'Lemon Balm' is an ornamental plant that grows up to twenty-four inches tall and makes a really nice border along well-traveled walkways; brushing by the plants releases a wonderful lemony aroma into the air. It flowers from the late summer into early fall and attracts honey bees and other pollinating insects.
Also known as "Common" or "Sweet" balm, 'Lemon Balm' was used by the ancient Greeks and Romans, was introduced into Spain in the 7th century, from where it spread into Europe where it is documented as being domesticated and cultivated as early as the 1500s. Since it was an important plant in herb gardens, it was brought to North America with the earliest settlers and was documented as being grown at Monticello by Thomas Jefferson in his 1794 herb list.
Lemon Balm is one of the ingredients included in the secret recipe of the protected "Spreewald Gherkins," called Spreewälder Gurken or Spreewaldgurken in German, which are a specialty "pickle" from Brandenburg, Germany. Lemon Balm is used as a culinary ingredient to impart a light, lemony flavor to fruit dishes, candies, salads, pasta, fish, chicken, marinades and sauces.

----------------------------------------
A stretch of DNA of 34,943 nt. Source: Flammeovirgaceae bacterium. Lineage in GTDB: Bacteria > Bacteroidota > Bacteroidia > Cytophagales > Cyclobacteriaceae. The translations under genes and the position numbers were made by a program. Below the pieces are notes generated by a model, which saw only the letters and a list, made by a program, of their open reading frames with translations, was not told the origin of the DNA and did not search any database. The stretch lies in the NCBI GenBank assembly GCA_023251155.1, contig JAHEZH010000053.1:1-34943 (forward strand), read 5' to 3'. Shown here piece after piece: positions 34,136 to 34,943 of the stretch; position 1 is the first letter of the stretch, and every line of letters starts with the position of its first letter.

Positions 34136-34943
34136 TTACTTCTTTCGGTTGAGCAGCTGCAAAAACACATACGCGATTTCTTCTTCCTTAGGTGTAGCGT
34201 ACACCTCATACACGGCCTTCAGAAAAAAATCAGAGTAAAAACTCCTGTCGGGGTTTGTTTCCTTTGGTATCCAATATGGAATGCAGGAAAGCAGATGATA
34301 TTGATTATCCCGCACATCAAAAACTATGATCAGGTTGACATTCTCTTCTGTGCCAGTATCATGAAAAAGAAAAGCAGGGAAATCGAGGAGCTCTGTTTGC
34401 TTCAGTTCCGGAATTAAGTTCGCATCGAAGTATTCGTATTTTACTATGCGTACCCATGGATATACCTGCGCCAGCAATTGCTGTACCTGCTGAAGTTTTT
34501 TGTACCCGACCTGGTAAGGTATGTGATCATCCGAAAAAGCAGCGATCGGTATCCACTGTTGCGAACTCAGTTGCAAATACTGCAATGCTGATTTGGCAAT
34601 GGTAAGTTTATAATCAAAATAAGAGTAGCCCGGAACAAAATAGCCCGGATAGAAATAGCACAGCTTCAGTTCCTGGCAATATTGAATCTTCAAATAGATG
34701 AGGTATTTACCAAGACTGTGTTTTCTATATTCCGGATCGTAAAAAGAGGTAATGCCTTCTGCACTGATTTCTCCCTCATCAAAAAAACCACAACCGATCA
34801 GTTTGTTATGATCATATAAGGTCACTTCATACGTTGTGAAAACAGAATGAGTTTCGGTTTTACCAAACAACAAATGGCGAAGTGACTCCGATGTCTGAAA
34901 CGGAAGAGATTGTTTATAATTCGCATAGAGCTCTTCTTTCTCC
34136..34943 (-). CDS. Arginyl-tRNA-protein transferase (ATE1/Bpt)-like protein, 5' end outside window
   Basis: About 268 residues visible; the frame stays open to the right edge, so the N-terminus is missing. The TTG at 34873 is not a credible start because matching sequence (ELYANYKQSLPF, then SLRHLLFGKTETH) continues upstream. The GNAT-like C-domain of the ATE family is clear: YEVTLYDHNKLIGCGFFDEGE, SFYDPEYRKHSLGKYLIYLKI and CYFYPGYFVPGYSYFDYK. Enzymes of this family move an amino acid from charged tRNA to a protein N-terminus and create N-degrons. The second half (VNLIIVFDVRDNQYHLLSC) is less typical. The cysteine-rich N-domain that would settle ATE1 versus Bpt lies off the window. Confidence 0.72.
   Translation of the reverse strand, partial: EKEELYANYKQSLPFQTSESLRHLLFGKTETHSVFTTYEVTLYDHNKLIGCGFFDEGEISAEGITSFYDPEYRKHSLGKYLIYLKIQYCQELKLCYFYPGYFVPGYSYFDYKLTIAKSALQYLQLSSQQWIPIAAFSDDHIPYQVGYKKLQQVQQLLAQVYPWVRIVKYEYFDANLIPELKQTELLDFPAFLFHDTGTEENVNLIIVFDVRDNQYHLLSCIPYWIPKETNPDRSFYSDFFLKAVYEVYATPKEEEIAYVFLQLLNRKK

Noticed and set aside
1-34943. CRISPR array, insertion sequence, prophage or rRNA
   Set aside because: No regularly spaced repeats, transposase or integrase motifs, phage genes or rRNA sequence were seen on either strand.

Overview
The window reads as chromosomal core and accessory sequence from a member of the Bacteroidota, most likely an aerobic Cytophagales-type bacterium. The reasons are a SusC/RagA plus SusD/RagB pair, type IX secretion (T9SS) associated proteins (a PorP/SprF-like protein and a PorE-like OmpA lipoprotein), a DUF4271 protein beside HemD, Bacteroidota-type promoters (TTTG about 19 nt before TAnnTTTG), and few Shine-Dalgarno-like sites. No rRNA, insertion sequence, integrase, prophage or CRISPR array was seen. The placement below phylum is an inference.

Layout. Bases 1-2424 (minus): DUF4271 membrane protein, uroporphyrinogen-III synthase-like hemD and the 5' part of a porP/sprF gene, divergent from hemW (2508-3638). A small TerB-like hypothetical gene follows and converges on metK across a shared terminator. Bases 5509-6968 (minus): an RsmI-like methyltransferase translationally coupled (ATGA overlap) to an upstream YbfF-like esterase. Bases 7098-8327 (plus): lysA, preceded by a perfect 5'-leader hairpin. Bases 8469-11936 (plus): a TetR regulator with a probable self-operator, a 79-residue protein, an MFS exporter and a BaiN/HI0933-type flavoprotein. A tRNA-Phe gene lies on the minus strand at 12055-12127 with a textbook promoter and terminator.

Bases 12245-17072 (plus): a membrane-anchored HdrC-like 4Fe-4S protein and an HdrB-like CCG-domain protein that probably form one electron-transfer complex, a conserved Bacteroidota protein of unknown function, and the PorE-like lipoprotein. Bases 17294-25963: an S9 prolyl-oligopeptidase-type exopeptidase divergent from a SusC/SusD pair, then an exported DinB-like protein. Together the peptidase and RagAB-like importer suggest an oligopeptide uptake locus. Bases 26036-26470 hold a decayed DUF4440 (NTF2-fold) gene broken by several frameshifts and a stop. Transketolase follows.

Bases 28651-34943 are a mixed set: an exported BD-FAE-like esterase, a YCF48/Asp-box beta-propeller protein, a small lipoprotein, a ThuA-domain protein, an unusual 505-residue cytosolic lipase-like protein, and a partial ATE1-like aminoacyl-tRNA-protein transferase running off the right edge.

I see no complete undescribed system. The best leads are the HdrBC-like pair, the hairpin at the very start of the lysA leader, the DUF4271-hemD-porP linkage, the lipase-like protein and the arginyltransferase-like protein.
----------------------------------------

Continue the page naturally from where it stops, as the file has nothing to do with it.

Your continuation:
A hardy perennial in USDA zones 4-9. Each packet contains 0.25 gram, which is approximately 450 seeds.
Historically, a pleasant tasting tea was made from the leaves and used for its calmative
Its calming and stimulating effects have been used to treat symptoms of nervousness, fainting, dizziness, irritability, fatigue, excitement, and depression.
'Lemon Balm' is the main ingredient of "Carmelite Water
," ("Eau de Carmes
") also referred to as "Melissa Water
" ("Eau de Mélisse
"), it is an alcoholic elixir that has been in constant production for hundreds of years and is still sold, primarily in pharmacies, as a comforting and invigorating tonic
ideal for digestive problems, fatigue, hot flashes, stress, and motion sickness.
Modern studies indicate that hot water extracts (decoctions
) have antiviral
effects against mumps and herpes. Extracts are mildly sedative
and so promise for treating anxiety and as a sleep aid. Because of this, Lemon Balm should be used cautiously when combining with sedative
substances to avoid over sedation. Use caution when combining alcohol and Lemon Balm to minimize sleepiness. You should also exercise caution when driving or operating dangerous equipment.
The reported preferred temperature for vaporizing
is 288°F (142°C).